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Coventry Health Care plans to buy a hospital-owned health plan that will add 120,000 members to its rolls.
The acquisition, Preferred Health Systems, is a subsidiary of Via Christi Health System, a Wichita, Kan.-based network of hospitals and nursing homes.
Doctors in Wichita are sorry to see a locally owned health plan disappear, but they are trying to withhold judgment about Coventry until they see the company in action, said Joe Davison, MD, a Wichita family physician and president of the Kansas Medical Society. Dr. Davison also is the past president of the Medical Society of Sedgwick County and was speaking on behalf of the county society.
"We are not going to start off this new relationship with bad blood," he said.
Dr. Davison said physicians in Kansas are historically wary of national health plans. He cited the role the state medical society played in fighting to stop BlueCross BlueShield of Kansas' proposed conversion to a for-profit plan so it could be acquired by ...
Cuts to Medicaid prescription drug payments in four states could jeopardize patients' access to needed medications, according to separate lawsuits filed by several national and state pharmacy organizations.
The National Assn. of Chain Drug Stores, the National Community Pharmacists Assn. and local pharmacy groups allege that the state Medicaid programs are basing their payment rates on artificially low benchmarks for the average wholesale price for various prescription drugs. As a result, many pharmacies are being paid well below the cost of stocking medications and may be forced either to drop their Medicaid contracts or close their doors altogether, according to complaints filed Sept. 29 in separate federal courts in California, Minnesota, New York and Washington.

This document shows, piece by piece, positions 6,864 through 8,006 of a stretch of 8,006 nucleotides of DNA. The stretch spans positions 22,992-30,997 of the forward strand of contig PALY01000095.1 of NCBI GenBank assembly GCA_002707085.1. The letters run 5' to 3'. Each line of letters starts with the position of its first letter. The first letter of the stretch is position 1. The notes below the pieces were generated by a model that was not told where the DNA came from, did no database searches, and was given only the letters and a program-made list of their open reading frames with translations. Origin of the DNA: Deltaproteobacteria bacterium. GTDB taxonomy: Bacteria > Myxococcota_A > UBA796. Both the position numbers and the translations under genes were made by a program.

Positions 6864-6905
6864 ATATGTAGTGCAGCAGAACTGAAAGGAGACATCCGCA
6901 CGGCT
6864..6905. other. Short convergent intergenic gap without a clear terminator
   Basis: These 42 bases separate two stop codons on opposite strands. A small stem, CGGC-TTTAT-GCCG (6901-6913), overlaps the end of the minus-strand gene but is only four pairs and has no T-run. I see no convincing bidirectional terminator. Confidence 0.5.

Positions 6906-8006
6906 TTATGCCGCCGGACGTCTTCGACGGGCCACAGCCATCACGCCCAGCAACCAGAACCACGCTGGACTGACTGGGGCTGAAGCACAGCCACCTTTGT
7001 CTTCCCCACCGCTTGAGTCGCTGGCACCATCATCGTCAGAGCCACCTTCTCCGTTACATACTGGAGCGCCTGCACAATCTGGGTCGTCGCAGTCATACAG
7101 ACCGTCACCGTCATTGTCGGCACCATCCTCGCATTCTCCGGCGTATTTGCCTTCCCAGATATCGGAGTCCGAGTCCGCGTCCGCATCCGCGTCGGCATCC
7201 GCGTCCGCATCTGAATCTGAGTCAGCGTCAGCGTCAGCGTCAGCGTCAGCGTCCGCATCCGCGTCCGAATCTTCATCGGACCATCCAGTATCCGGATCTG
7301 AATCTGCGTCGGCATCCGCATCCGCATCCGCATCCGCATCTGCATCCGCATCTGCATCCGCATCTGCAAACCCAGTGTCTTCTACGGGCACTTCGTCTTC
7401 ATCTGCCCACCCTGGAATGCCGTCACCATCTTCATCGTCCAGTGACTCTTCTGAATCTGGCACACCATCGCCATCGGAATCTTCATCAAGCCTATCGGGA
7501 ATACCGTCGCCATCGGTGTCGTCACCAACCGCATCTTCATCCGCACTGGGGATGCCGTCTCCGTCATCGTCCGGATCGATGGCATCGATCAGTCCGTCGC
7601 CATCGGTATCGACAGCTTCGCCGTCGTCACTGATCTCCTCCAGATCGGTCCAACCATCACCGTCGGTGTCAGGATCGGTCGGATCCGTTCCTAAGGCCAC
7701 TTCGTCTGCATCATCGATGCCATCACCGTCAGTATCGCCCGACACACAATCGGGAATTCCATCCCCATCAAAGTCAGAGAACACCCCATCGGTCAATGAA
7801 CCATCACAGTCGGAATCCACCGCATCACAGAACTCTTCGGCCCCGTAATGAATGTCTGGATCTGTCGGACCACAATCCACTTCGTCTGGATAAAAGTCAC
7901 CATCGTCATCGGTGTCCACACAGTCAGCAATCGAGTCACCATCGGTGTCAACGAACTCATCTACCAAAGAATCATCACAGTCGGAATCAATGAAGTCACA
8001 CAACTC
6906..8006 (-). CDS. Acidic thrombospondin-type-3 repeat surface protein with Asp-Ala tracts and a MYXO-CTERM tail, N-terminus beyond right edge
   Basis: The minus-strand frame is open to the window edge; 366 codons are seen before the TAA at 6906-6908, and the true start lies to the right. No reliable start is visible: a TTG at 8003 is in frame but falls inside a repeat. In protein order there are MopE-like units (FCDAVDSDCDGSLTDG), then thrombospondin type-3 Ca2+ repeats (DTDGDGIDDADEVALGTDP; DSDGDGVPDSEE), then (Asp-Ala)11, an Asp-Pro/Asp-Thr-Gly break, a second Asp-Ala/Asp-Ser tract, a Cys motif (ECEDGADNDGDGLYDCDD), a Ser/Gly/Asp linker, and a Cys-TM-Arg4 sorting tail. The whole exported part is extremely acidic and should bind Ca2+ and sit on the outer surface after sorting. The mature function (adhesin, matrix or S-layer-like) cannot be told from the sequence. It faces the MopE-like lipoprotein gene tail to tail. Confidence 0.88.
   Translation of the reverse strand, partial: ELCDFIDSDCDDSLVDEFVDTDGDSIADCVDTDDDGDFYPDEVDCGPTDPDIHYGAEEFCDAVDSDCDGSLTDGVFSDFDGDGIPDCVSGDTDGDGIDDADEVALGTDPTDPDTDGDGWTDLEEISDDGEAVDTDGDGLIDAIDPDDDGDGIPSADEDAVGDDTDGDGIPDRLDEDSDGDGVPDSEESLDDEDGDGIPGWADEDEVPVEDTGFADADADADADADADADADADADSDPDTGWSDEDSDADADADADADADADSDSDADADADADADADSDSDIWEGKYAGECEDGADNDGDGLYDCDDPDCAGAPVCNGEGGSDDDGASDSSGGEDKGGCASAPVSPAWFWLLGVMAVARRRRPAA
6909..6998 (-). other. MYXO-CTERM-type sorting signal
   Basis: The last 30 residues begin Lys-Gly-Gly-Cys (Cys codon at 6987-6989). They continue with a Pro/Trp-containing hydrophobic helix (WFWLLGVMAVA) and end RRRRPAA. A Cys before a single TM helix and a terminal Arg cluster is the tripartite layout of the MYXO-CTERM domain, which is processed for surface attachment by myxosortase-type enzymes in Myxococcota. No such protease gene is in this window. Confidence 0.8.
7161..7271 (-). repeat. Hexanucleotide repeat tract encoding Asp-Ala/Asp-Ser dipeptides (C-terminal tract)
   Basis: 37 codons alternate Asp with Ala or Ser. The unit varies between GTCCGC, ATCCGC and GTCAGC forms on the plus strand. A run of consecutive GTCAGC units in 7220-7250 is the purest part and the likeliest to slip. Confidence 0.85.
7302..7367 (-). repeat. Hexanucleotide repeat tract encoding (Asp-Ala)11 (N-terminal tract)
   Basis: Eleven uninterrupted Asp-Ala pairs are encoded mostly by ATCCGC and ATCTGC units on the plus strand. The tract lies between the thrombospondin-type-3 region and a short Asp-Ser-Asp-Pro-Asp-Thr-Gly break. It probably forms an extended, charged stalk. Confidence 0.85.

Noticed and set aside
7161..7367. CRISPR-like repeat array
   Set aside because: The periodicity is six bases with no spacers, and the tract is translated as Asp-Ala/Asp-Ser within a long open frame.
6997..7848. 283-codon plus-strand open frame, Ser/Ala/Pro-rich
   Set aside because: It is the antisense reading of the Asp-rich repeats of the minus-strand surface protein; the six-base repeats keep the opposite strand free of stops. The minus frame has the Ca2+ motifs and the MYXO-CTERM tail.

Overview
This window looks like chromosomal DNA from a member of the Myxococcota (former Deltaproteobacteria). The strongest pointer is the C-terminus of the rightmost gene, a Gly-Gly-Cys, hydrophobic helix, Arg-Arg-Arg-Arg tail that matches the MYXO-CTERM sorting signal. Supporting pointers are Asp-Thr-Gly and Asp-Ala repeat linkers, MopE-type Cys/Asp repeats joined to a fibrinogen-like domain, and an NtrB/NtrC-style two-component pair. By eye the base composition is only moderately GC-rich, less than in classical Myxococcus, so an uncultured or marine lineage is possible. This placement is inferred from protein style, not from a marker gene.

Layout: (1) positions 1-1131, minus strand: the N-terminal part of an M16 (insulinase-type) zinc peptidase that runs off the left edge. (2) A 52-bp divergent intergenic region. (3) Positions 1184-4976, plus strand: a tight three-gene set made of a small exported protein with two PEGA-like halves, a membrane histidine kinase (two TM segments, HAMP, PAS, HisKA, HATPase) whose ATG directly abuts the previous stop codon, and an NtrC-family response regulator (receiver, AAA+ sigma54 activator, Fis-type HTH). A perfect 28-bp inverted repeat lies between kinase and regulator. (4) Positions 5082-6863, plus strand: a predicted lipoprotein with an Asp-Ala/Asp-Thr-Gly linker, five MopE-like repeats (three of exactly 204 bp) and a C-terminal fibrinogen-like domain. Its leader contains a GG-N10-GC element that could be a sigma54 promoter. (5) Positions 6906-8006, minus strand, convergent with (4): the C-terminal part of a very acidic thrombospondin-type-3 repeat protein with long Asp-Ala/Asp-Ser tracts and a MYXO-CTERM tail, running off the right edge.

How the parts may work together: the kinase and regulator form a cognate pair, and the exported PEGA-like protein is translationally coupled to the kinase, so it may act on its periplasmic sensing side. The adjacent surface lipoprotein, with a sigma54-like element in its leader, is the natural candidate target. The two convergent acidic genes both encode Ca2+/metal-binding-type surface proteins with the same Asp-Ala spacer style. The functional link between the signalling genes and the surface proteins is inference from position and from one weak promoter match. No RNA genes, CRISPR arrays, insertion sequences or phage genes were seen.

The pharmacy organizations argue that the reductions violate federal laws requiring payment rates be set at sufficient levels to ensure that Medicaid patients have the same access to prescription drugs as patients who ...
A recent Connecticut Supreme Court decision has chipped away the state's peer review privilege, physicians say.
On Aug. 25, the high court ruled that certain peer review protections do not apply to patient requests for related information through the state's Freedom of Information Act. Justices in a split decision said peer review records were protected from disclosure only in court actions.
The case was sparked when a physician's former patient sought records from the University of Connecticut Health Center regarding the hospital's decision not to renew the doctor's clinical privileges. Because the hospital was a public institution, the high court found it was subject to the Freedom of Information Act and allowed the patient access to the credentialing records.
The ruling not only puts state hospitals at a disadvantage for peer reviews, but it also could affect private facilities if the public is permitted to scrutinize peer review information, said Layne Gakos, the Connectic ...